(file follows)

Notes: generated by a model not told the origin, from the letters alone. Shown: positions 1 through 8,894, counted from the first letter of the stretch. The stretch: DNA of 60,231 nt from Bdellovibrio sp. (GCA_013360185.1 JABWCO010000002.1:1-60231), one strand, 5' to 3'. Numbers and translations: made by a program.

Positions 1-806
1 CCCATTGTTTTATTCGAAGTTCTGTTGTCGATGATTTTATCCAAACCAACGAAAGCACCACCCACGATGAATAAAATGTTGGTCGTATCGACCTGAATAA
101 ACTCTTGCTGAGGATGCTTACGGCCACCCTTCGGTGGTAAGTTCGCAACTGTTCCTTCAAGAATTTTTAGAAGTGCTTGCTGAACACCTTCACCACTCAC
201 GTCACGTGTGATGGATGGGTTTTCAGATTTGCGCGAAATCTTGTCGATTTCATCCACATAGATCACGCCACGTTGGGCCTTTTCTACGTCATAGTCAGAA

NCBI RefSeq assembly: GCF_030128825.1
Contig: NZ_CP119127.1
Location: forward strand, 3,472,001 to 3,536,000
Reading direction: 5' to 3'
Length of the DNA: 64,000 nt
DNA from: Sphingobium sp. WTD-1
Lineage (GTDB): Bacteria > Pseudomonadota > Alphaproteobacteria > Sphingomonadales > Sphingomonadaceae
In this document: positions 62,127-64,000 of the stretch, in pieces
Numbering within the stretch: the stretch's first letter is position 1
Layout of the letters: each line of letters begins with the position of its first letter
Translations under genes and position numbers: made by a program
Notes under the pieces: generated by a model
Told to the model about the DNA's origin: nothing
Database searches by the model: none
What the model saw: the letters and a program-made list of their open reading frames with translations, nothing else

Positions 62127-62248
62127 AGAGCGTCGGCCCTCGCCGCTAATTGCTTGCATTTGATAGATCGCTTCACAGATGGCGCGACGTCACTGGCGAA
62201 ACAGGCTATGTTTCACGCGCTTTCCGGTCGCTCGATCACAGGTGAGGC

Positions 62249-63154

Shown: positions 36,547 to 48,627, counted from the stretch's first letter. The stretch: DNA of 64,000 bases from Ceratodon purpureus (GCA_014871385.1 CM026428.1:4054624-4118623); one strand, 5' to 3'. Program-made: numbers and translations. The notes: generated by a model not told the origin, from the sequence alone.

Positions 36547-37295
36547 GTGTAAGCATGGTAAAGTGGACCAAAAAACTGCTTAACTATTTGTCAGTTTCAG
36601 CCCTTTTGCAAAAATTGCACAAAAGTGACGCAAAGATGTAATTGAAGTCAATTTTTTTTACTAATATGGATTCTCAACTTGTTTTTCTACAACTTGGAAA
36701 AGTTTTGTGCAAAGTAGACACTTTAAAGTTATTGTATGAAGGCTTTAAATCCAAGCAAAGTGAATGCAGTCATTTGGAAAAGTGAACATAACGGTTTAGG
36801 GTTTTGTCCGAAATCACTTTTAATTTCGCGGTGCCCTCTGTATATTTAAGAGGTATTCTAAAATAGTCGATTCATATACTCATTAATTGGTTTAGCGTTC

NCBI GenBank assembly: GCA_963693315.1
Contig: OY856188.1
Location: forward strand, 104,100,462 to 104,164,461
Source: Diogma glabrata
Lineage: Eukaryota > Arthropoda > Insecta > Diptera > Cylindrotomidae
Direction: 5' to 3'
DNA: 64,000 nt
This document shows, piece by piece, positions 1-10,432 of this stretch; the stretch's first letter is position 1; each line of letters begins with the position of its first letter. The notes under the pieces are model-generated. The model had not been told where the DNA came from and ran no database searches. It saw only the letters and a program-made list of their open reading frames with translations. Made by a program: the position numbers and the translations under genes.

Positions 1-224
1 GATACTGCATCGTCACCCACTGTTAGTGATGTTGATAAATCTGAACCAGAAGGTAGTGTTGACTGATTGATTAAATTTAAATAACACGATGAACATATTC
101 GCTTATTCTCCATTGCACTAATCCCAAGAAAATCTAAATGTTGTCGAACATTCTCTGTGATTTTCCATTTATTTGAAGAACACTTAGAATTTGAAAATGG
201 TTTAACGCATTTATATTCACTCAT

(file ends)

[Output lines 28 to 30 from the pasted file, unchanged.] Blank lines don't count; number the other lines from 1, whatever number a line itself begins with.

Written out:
36601 CCCTTTTGCAAAAATTGCACAAAAGTGACGCAAAGATGTAATTGAAGTCAATTTTTTTTACTAATATGGATTCTCAACTTGTTTTTCTACAACTTGGAAA
36701 AGTTTTGTGCAAAGTAGACACTTTAAAGTTATTGTATGAAGGCTTTAAATCCAAGCAAAGTGAATGCAGTCATTTGGAAAAGTGAACATAACGGTTTAGG
36801 GTTTTGTCCGAAATCACTTTTAATTTCGCGGTGCCCTCTGTATATTTAAGAGGTATTCTAAAATAGTCGATTCATATACTCATTAATTGGTTTAGCGTTC